In the West hardline people of ill- will agitate for recognition of a non-existent ‘Palestinian” state in flagrant violation of international convention and in flagrant violation of a host of agreements and international law, while ‘Palestinian” society is still saturated with lust for Jewish blood: why do they do this?
    Because they will feel that they can wash their hands of the consequences, which they know full well, will follow. This is the “egalitarian socialist” ethic, according to which the Arab nation deserves 99.9% of the Middle East, but the Jewish nation is “morally obliged” to imperil its minuscule state’s existence by immediately donating its most strategically vital portion to a society that is brought up on a hatred of Jews, not just Israeli Jews, from cradle to grave.

    If I were in the habit of making personal attacks on interlocutors, and giving them suggestions, in the way that Larry has attacked Michael Danby, I might have given hardline Larry this one: just apply for membership of the PLO or Hamas, or get an invitation to a “tea” party organised by Carr, Hawke and Evans.

  5. Michael Burd says:

    Well done Michael I hope you have cc Hawke .
    Isi Leibler had quite a bit to say about his ex friend in his weekly
    Candidly Speaking from Jerusalem report on our program Nothing Left worth a listen on the podcast Isi was quite animated and also devulged some very personal things about Hawke most would have been unaware .

    It is a pity michael you are still the Federal Jewish lone wolf in Canberra when it comes to
    Publicly and I unequivocally standing up for Israel and Jewish human rights .
    Your moral courage is to be admired .

  6. Adrian Jackson says:

    The UN should just draw a border from Jerusalem to the sea and to the Jordan River the other way. Israel to the north with Tel Aviv as capital and Palestine to the south with Gaza City as the capital.

    Jerusalem administrative zone and religious site, with access to all, should be administered by neither county but by a UN sponsored city council.

    Citizens of both countries could choose to live in either country or sell or rent their land and move to the other country. Problem solved.

  7. Adrian Jackson says:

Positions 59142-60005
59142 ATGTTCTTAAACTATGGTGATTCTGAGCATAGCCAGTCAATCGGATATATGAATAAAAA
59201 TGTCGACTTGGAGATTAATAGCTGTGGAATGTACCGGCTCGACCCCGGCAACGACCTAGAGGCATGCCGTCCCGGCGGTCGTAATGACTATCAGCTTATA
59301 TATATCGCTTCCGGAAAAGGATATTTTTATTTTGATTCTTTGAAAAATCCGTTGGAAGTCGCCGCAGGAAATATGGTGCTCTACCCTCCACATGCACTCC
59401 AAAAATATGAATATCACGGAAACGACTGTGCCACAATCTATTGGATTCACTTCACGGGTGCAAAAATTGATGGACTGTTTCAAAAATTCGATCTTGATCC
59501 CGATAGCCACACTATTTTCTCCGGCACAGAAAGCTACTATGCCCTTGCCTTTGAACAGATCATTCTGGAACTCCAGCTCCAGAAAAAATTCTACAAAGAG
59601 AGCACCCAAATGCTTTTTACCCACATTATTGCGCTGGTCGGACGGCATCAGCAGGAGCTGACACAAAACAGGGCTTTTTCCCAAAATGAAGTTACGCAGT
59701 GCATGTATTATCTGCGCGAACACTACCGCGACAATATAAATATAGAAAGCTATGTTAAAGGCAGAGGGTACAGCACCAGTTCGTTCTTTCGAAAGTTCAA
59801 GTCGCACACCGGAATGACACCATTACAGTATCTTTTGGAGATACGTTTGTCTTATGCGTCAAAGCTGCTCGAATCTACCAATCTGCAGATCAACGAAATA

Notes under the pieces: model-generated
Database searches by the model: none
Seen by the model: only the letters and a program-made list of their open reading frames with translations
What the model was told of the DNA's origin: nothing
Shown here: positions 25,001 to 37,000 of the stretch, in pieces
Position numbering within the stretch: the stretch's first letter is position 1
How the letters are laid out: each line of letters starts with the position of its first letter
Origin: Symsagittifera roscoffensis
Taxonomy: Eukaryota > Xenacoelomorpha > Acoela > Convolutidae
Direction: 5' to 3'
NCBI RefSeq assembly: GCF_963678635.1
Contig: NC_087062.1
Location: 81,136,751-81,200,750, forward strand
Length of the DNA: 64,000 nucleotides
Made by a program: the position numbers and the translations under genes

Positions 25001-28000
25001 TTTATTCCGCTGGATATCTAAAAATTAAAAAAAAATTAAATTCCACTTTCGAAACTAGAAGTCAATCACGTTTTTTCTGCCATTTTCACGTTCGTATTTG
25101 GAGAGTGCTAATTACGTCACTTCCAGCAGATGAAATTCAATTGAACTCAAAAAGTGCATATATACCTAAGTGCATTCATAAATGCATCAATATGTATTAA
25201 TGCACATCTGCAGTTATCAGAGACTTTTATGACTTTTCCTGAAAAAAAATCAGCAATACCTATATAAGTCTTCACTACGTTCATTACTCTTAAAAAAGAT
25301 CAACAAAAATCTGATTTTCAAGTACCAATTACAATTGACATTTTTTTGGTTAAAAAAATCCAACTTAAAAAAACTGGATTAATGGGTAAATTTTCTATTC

A patchwork of islands of land is unworkable.

    Perhaps the best solution is draw a new border from Jerusalem to the sea with Israel to the north and Palestine to the south. Jerusalem could be a open city administered by an independent UN body as it is important to the three monotheist religions who cant seem to live together.

    This old city contains many historic and religious buildings including The Wailing Wall foundations from an Israelite Temple destroyed by the Romans, The Dome on the Rock Mosque where Mohammad ascended to heaven and the Church of the Holy Secular claimed by a number of sometime brawling Christian sects and were that say Jesus was buried before he too ascended to heaven.

  8. Larry Stillman says:

    With hardliners and deniers of Palestinian existence like Danby there is no chance of any peace or reconciliation. He’s in the same category as an climate change denier or the worst of Palestinian nationalists.

    I suggest that when he leaves Parliament he migrate and run for the Likud or the ultra-nationalist Israel Home party. I think he would be welcome. He knows the line to take.

    I think his worst error here is to insultingly deny the Palestinians any historical legitimacy, while taking the Biblical accounts literally as if nothing intervened, or involved other peoples between those times and now. He appears to not be aware that invading Arabs of course intermingled with, well, the many different populations of the Land in the 7th Century, whether, Jews, Christians of various sorts (Byzantine Greeks, Chaldeans), surviving Samaritans, & Persians. So they, like the ancient Hebrews, became part of the country. Has he not seen, for example, Benny Morris’ maps of hundreds of Palestine villages that were obliterated, or accounts of expulsions? Or understood the manipulation of “present absentee” laws to deny people their property?

    And he has the cheek to imply that Bob Hawke gives Jewish connections no legitimacy which is rubbish of course.

    Others had presented good reasons for the failure of Oslo and take on Palestinian politics under occupation (the effects of which on Palestinian society he sidelines). The rejectionist line he takes makes sense to very very few countries internationally now (some dependent Pacific Islands included).

  9. Leon Poddebsky says:

    Hawke’s slanders are neither errors nor myopia.
    He is not an uneducated, unsophisticated person. He belongs to the elite of the Australian Labor Party.
    Hawke’s defamatory article is calculated, deliberate and malicious.
    Michael Danby has done truth and common sense a great service by unmasking “the new Hawke.”

  10. David Samson says:

    Well said Michael Danby, one would think that after a lifetime of socialistic policies and experiences, Hawke would understand more about the nation that gave him so much inspiration earlier in his career.